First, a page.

The African investor is still an enigma and there is no silver bullet — Dr Ofrey Ebi, CEO, GeroCare
You can barely separate startups from pitch competitions. Not because startup founders are natural talkers, but the weight they bear is often accompanied by heavy demands that must be met to ensure they stay afloat.
Every pitch competition invariably comes with its own hype and promises, which like a large magnet, attracts eager founders from every nook and crannies of their locales.
Despite that the startup bubble only ignited in Africa a little less than a decade ago, African founders aren’t taking a back seat in seizing every stage to pitch their companies to the top. This attitude has given room for many to shine both on local and foreign platforms.
One of such platforms is the SLUSH Global Impact Acceleration programme (SLUSH GIA), held in Finland. Its 2018 edition had three startups emerge winners from Nigeria.
One of them is GeroCare, a health startup co-founded by Dr Ofrey Ebi in 2017.
Eager to unravel the intricacies surrounding pitch competitions, acceleration programmes, local and foreign investments, founders and investors’ attitude, and the list goes on, smepeaks couldn’t wait to engage Dr Offrey once we learnt he’s touched down in Lagos.
It was a hot Wednesday afternoon in 2018, at a lounge in Ikeja, Lagos. There was Dr Ofrey and here was smepeaks. Then Conversations began flowing, with Ofrey being as open as he could be.
Grace Akinosun of smepeaks (GA): How did you hear about Slush?
Dr Ebi Ofrey of GeroCare (EO): As with many applications we apply to as startups it is very difficult to pinpoint the exact way we hear about these contests or incubations/acceleration programs. All I can say is that smepeaks is one of our key sources of information as regards this but if para venture it was not the source of the information. I really can’t tell how I heard about SLUSH.
GA: What inspired you to apply for Slush, as well as other competitions you’ve been part of before Slush?
EO: As a startup bootstrapping, any avenue to raise funds is highly welcome and is the primary driver for most applications.
However, bearing in mind that in most of these contests there is only one (first place) prize we also try to leverage the publicity the event generates to inform the public about GeroCare and what we do. This goes a long way in ensuring free press which may otherwise have been paid for from the coffers of GeroCare. Additionally, these events usually present an opportunity to network and meet other investors who may write much larger cheques than the prize money from the events.
For instance, in the SLUSH GIA group created for startups from all over Africa that participated in the final event a startup that did not win the contest posted that they were able to raise $ 2.5 million dollars post-event, riding on the credibility the event provided for them back in their home country.
GA: Briefly tell your experience during application for the SLUSH GIA local rounds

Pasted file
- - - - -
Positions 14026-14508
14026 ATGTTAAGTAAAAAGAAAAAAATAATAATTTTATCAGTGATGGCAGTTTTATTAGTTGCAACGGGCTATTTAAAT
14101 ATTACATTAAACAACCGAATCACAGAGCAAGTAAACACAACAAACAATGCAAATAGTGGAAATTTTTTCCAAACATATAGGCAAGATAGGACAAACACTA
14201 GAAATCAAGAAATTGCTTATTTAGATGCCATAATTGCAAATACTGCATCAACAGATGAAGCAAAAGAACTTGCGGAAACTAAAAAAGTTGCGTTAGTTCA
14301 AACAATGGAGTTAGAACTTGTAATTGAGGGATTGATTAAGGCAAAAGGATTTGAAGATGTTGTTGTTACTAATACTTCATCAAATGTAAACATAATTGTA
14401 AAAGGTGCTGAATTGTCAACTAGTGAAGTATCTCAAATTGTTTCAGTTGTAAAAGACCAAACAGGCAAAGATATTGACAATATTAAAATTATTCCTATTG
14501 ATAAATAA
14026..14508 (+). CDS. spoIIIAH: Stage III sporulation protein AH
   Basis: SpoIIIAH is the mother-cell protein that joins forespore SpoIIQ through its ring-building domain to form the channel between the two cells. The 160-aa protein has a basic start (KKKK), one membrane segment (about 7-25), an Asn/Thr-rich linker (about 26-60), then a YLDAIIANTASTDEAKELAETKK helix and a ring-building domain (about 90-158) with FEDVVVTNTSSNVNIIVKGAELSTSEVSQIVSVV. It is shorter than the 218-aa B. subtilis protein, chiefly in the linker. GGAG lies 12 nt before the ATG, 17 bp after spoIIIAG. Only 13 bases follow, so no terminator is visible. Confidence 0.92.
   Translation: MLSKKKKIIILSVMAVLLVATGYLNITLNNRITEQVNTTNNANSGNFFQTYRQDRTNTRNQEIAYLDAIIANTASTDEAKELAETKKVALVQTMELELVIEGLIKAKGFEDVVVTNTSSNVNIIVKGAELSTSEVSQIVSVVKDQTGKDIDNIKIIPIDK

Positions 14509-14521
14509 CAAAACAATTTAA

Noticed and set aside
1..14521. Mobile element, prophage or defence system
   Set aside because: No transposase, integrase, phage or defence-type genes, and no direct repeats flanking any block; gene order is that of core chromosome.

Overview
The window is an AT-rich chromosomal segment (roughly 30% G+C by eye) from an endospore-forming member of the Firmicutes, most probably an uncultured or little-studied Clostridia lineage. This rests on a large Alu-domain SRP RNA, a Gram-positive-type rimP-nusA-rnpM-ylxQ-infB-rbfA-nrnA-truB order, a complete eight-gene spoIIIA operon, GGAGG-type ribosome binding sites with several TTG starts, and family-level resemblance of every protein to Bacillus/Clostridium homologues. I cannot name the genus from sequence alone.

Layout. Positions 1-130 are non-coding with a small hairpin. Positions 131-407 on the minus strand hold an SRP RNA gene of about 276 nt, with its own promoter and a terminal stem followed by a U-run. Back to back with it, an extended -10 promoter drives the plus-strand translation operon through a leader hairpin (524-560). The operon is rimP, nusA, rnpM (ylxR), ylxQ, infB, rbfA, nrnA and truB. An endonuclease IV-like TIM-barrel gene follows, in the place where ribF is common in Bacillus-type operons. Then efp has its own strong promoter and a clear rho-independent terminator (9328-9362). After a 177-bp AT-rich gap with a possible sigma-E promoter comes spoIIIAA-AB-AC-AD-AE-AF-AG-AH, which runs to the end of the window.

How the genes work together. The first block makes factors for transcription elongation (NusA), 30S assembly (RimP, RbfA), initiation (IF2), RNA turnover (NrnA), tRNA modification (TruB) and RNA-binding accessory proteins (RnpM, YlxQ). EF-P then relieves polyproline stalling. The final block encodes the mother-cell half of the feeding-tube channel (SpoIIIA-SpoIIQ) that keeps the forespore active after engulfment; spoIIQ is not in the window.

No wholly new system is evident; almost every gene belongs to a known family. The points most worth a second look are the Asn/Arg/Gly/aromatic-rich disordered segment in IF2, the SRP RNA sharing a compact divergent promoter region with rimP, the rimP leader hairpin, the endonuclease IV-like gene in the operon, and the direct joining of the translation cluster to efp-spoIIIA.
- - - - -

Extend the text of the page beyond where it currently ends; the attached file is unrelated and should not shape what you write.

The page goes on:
EO: The local boot camp was made up of 15 startups from across Nigeria providing products and services ranging from logistics to eye care. These were chosen after a rigorous screening process of over 600 applications.
The local boot camp took place in Heartland Incubation Hub, Oluaka Institute in Owerri, Imo State and lasted for just about one month. During this period we had workshops covering various topics and various canvases e.g. value proposition canvas, business model canvas, pitching canvas etc.
Apparently, this was the first time SLUSH GIA was organising local boot camps as they wanted to have more impact on the startups that applied and not just those that eventually made it to Finland. The event was to culminate in a pitch competition in which the top 3 startups would have the opportunity to go to Finland for the SLUSH GIA bootcamp and pitch contest.
As with many bootcamps I participate in, the information provided was more like a refresher course in things I am well versed in as I have an MBA in addition to my degree in Medicine. Also because I read quite widely. However, it is always a welcome opportunity to hear things from various perspectives from people with different backgrounds and experiences as these colour the information provided from their unique perspective.
As part of the programme, participants were encouraged to share knowledge. Having had the opportunity to teach pitching in Fate Foundation Port Harcourt to various startup founders and the privilege of being a judge in pitch competitions I decided to take advantage of this opportunity to facilitate a session on pitching.
You might say but this is a pitching competition why would you engage in teaching your competitors how to pitch? The fact is, I am a proponent of value begets value. So I was not perturbed at all because I was sure I would be part of the top 3. And so it was.
Fortunately, at the end of the bootcamp, the top three startups that emerged were Arone, GeroCare and Afagreen.
GA: How did you feel about your win in Nigeria?
EO: I was extremely elated about not because I was ever in doubt but because I had come so close so many times before and was glad that this was not one of those almost situations. Especially understanding how subjective judges can be in these competitions where the points they give is affected by their personal feelings about the person pitching no matter how unbias they try to be.